Activities for the Public

Communicating science effectively to the public is definitely a skill. Scientific research can be complex and very specific. Part of the skill of getting the public engaged in science is taking that information and making connections – connections between ideas, and connections between the scientist and the public. During the second in my series of science communication workshops that I am leading as a part of this Glaciology Summer School, students participated in some activities that illustrated some strategies for engaging non-scientists in science. Things like… how to build a common perspective (aka get on the same page), make meaningful experiences, use thoughtful question sequencing, while also remembering that learning is personal and connected to each person’s own background and experiences. I then challenged students to conceptuallly develop “hands-on” activities related to their research that could be done in a museum or classroom – anything from a demonstration to a game-style challenge to a more structured hands-on activity.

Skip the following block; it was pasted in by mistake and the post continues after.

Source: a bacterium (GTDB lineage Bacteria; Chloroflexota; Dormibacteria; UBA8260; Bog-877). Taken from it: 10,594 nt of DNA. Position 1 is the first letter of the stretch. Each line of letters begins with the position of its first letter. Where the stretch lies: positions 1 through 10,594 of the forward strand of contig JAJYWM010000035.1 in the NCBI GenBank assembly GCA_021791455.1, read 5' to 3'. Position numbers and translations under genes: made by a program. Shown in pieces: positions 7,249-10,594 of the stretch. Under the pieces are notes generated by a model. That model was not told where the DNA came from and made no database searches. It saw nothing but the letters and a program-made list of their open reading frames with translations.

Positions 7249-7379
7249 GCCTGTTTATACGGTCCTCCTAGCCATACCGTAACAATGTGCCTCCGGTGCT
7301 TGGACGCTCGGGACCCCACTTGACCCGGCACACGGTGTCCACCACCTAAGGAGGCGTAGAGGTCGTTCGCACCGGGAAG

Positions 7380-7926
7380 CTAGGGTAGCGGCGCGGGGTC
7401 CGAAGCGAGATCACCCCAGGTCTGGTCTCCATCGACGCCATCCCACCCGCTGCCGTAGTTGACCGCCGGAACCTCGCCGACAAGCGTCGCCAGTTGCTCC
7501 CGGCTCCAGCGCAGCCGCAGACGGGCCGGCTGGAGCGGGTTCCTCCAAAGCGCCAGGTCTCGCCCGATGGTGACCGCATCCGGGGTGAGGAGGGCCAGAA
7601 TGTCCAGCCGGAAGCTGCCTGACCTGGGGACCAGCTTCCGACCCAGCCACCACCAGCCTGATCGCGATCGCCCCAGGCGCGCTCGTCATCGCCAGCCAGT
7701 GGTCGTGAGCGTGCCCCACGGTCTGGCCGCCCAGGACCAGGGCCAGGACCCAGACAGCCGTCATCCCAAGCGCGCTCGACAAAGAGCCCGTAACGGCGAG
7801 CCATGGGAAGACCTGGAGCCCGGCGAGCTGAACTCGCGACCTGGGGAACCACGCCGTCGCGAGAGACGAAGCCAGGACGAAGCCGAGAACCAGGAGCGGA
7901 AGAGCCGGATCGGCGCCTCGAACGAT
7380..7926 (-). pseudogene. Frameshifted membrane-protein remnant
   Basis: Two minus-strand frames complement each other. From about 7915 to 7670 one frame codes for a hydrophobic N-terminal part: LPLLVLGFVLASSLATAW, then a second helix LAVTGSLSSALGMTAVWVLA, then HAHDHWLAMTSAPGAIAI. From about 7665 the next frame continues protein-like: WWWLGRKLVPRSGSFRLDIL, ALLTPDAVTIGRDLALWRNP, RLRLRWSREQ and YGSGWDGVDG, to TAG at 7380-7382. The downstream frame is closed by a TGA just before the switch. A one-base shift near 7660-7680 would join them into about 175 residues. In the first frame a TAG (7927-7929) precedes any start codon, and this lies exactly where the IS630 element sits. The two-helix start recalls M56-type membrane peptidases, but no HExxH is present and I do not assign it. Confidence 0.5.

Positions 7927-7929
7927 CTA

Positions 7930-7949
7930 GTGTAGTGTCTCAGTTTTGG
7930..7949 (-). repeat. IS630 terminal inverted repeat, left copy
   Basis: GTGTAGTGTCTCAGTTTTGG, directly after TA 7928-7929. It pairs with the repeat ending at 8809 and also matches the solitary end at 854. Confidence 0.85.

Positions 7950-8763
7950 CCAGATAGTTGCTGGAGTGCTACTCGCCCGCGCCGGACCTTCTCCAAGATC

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Some of the students working on their activity concepts, outside the old McCarthy hardware store

All 27 students came up with a fantastic range of ideas – it’s just too bad they all can’t physically build their activities and come to Miami to show them off! (But hopefully it’s an idea they may build for later in their own home town or country…)

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Simulate an atmosphere & then test weather conditions like rain (spray bottle), sun (light bulb), wind (a fan) and cloud cover, to see how weather and heat affect glaciers (icy surface)

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Racing glaciers – model different glacier conditions using flubber (which deforms like ice as it flows) and water (to lubricate “glacier bed” surface), to “race” glaciers down a slope

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Learn science and measurement techniques in person, and then go home and take your own measurements of weather conditions like snow depth, to digitally contribute data from more places not previously studied

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